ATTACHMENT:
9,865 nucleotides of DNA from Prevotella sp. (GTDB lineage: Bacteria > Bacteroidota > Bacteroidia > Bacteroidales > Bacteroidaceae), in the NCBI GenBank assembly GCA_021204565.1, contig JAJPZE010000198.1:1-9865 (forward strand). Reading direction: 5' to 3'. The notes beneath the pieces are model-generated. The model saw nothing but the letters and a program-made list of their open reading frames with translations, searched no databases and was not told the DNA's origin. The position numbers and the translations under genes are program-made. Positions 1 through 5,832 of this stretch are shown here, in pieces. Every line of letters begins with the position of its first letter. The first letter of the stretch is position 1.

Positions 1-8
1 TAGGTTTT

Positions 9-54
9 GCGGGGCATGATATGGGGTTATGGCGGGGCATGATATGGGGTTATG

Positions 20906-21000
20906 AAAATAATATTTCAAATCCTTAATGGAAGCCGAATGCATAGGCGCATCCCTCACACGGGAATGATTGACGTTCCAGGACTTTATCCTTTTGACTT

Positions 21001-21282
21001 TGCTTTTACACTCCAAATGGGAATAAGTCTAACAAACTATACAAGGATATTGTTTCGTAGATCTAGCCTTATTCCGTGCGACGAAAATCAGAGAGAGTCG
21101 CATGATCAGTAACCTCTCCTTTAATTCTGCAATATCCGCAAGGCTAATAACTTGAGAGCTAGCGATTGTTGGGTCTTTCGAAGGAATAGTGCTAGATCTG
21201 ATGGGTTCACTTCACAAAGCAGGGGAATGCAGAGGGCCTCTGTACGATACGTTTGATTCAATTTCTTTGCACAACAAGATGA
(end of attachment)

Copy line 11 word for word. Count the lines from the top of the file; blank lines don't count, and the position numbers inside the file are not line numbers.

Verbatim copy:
21201 ATGGGTTCACTTCACAAAGCAGGGGAATGCAGAGGGCCTCTGTACGATACGTTTGATTCAATTTCTTTGCACAACAAGATGA